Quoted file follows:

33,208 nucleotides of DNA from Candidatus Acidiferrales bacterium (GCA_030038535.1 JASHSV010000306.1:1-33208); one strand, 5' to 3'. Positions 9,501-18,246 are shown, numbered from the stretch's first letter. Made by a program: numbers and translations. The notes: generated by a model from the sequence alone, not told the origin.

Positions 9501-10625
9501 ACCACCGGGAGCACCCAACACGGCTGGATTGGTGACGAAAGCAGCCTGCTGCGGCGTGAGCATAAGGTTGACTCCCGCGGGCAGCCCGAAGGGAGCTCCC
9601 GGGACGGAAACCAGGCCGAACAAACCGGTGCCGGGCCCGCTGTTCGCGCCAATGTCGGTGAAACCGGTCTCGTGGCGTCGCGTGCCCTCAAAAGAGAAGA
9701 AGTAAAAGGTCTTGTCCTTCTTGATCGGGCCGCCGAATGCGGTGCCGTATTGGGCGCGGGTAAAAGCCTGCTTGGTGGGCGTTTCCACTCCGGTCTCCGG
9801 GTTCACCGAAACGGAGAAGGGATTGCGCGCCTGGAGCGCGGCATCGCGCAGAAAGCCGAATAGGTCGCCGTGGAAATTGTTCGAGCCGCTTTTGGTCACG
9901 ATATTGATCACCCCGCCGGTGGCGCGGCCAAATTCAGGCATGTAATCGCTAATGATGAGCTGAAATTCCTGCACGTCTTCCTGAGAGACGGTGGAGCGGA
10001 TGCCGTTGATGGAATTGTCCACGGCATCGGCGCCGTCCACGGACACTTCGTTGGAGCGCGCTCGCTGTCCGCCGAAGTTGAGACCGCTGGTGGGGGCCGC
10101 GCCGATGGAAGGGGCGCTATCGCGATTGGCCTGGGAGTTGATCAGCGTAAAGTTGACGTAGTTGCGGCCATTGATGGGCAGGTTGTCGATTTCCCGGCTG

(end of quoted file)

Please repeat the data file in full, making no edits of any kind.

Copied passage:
33,208 nucleotides of DNA from Candidatus Acidiferrales bacterium (GCA_030038535.1 JASHSV010000306.1:1-33208); one strand, 5' to 3'. Positions 9,501-18,246 are shown, numbered from the stretch's first letter. Made by a program: numbers and translations. The notes: generated by a model from the sequence alone, not told the origin.

Positions 9501-10625
9501 ACCACCGGGAGCACCCAACACGGCTGGATTGGTGACGAAAGCAGCCTGCTGCGGCGTGAGCATAAGGTTGACTCCCGCGGGCAGCCCGAAGGGAGCTCCC
9601 GGGACGGAAACCAGGCCGAACAAACCGGTGCCGGGCCCGCTGTTCGCGCCAATGTCGGTGAAACCGGTCTCGTGGCGTCGCGTGCCCTCAAAAGAGAAGA
9701 AGTAAAAGGTCTTGTCCTTCTTGATCGGGCCGCCGAATGCGGTGCCGTATTGGGCGCGGGTAAAAGCCTGCTTGGTGGGCGTTTCCACTCCGGTCTCCGG
9801 GTTCACCGAAACGGAGAAGGGATTGCGCGCCTGGAGCGCGGCATCGCGCAGAAAGCCGAATAGGTCGCCGTGGAAATTGTTCGAGCCGCTTTTGGTCACG
9901 ATATTGATCACCCCGCCGGTGGCGCGGCCAAATTCAGGCATGTAATCGCTAATGATGAGCTGAAATTCCTGCACGTCTTCCTGAGAGACGGTGGAGCGGA
10001 TGCCGTTGATGGAATTGTCCACGGCATCGGCGCCGTCCACGGACACTTCGTTGGAGCGCGCTCGCTGTCCGCCGAAGTTGAGACCGCTGGTGGGGGCCGC
10101 GCCGATGGAAGGGGCGCTATCGCGATTGGCCTGGGAGTTGATCAGCGTAAAGTTGACGTAGTTGCGGCCATTGATGGGCAGGTTGTCGATTTCCCGGCTG